Benny Lawrence is a fiction writer out of Toronto. Her published works are Shell Game and Ghost and the Machine. She recently agreed to sit in for an interview with us.
TRH: Thank you for taking the time for the interview
BL: My pleasure. Thank you for indulging my need to talk about books about gay bondage pirates. And to write them, apparently.
TRH: Having read some of your other work, you cover quite a few genres. Even with your two published works, you have a fantasy world, and then a Gothic thriller. Is there anything in particular that just jumps out about the two worlds and screams “write me!”?
BL: Mmm. I have wondered that myself. If I was tied to a pillar in a fortress of doom and threatened with instant death if I didn’t answer, I’d have to say…I like everything I read to incorporate an aspect of mystery.
Not as in revolvers and trench-coats, you understand, but I want what I’m reading to have the capacity to surprise me. I want to think that the author knows more than I know about where she’s headed. I think that that’s where I begin every time I try to write something. Everything else is negotiable.
TRH: They both show quite a bit of research as well.
BL: I love the research part of it, frankly. So many fascinating, exciting, or plain horrible things have happened in the world to date, it’s impossible to make up something absolutely new.
TRH: Tonally, Shell Game is very screwball in comparison to Ghost and the Machine. Yet you still manage to hit just as hard in the breadbasket as you do in Ghost and the Machine. Was that a challenge to weave those two elements together?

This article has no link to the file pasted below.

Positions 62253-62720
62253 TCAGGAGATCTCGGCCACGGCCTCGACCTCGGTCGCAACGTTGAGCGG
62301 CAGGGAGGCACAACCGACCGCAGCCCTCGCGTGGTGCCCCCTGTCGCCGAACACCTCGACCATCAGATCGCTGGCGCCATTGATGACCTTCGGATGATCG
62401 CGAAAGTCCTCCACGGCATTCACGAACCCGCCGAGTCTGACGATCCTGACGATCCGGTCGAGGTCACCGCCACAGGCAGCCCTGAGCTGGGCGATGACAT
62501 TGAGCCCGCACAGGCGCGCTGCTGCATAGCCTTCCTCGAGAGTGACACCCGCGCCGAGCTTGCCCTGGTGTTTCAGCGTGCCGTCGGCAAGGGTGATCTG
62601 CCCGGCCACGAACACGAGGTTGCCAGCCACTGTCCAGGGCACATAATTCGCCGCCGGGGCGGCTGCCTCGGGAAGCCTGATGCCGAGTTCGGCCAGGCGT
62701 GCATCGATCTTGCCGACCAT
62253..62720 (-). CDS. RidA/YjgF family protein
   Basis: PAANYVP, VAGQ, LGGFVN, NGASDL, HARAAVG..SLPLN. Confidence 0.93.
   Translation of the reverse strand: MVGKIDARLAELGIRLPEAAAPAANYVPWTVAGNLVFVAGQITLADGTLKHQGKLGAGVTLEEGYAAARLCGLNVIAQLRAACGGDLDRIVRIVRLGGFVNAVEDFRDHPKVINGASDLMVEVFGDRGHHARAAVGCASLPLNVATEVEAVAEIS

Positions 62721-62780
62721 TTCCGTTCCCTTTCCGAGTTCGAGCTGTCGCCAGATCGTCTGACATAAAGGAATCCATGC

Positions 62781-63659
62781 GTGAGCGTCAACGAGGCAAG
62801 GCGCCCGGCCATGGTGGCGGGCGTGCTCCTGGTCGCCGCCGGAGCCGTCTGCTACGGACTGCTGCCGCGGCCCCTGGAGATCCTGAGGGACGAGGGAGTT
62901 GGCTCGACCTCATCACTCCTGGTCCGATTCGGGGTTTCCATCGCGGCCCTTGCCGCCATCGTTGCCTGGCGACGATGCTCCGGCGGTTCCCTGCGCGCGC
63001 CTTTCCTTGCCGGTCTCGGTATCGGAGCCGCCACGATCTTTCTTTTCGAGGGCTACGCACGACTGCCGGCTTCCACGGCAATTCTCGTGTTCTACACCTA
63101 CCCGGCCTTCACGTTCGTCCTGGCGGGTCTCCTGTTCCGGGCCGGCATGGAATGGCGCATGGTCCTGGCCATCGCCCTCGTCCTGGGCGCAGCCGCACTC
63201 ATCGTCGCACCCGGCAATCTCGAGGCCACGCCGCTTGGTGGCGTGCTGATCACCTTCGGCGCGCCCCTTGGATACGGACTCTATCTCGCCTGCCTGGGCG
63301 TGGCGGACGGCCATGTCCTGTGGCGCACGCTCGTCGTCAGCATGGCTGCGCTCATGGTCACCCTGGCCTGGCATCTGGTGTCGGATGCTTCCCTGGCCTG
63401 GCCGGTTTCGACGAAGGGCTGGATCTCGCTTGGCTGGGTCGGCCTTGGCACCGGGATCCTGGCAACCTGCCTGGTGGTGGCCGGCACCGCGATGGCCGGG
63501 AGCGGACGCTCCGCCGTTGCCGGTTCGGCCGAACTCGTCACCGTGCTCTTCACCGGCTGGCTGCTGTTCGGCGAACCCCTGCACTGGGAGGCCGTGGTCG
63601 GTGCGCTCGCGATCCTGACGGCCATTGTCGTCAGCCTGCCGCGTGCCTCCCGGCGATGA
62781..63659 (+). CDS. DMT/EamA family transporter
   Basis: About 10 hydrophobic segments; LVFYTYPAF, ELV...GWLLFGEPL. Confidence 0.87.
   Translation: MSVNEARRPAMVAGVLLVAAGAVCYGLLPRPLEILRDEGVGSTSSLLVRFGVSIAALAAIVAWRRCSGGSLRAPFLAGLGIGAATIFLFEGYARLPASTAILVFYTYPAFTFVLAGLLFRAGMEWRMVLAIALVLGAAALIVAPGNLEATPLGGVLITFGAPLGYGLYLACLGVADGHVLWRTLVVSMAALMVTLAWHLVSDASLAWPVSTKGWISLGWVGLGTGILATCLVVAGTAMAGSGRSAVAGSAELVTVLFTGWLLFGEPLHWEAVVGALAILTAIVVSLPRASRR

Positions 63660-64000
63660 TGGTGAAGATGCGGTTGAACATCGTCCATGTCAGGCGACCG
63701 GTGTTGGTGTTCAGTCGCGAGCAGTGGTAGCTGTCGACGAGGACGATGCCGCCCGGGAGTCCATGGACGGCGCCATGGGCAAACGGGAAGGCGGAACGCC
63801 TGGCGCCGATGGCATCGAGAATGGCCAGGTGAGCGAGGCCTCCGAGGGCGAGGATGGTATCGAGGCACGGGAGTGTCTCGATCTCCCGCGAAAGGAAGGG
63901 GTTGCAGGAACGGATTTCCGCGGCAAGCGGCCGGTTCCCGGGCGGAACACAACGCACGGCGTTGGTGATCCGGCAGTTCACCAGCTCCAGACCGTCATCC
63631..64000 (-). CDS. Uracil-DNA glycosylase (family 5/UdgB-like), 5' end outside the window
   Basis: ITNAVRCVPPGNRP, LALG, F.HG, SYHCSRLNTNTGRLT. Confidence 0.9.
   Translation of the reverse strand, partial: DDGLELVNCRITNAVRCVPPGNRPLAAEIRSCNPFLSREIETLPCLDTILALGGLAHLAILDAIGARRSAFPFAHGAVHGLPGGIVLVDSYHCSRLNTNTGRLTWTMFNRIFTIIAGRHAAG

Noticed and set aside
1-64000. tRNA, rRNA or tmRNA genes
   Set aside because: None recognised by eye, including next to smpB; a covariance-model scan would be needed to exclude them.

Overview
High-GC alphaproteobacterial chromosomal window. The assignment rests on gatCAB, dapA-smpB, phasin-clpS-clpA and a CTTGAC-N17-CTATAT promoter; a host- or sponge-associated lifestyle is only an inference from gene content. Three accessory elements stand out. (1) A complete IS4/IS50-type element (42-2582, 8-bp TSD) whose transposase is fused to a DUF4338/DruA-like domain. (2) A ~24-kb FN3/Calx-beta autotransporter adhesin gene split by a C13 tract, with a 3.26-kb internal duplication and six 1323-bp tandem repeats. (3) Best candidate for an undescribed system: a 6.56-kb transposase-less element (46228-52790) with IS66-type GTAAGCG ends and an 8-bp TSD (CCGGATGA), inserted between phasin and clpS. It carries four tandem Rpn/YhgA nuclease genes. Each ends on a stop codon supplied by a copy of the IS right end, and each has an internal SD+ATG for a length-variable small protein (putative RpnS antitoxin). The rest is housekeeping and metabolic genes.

BL: Actually, I think it made Shell Game a lot easier to write. I don’t know how to write without humour. For me, it’s such an essential part of showing the wholeness and strength of a person that I’m writing about. If I had a protagonist without humour, I wouldn’t be able to stand her.
The humour in Ghost and the Machine was a lot more difficult to handle, because it’s so much darker. It mostly emerges from Kit’s total naivety and ignorance about how terrible her circumstances really are. It left me feeling a bit sick to my stomach most of the time.
By contrast, Lynn is such a knowing and self-possessed character, it was a lot easier to reconcile the two halves of her. She has both a very keen awareness of the darker sides of life, and a constant internal monologue about the ridiculousness of it all.
TRH: I think that is something that was very notable for me. Both Kit and Lynn have seen absolute horror, and have been treated terribly. Yet they both appear to be able to soldier through. You don’t shy away from the stark dreadfulness of their lives, but you don’t necessarily let them wallow in it for pages upon chapters. It happens, it’s terrible, but life still goes on. For Kit in a nuthouse ala My Man Godfrey and for Lynn with a very noble, but often very “clueless” pirate queen.
BL: Yes. It’s not that difficult to write a story about horrible things happening. (Witness All Dogs Go to Heaven, and the generation of traumatized children that followed.) The question is, why should we want to read about trauma at all? For me, the only reason is that it’s part of a larger story- part of the life of a person. That’s not to imply that Kit and Lynn are typical in their ability to “soldier through.” They’re not the typical cases. They’re survivors. But survivors are the ones that tell their stories.
I think it’s pretty central to both books that there is a conceit that they actually are telling their own stories. Not just that it’s a first person point of view- but that they are putting their own words on paper. It means that they have a reason to say what they’re saying. It also means that you can’t believe everything that they say.
TRH: Right. That’s reflected in Shell Game with the different points of view between Lynn and Darren, which leads me to another point. I absolutely love that you’ve inverted the… “Xena” types for the two. I’ve read a LOT of lesbian fiction that does tend to fall into that type, so it was very refreshing to see Lynn have such a large, active role in the book.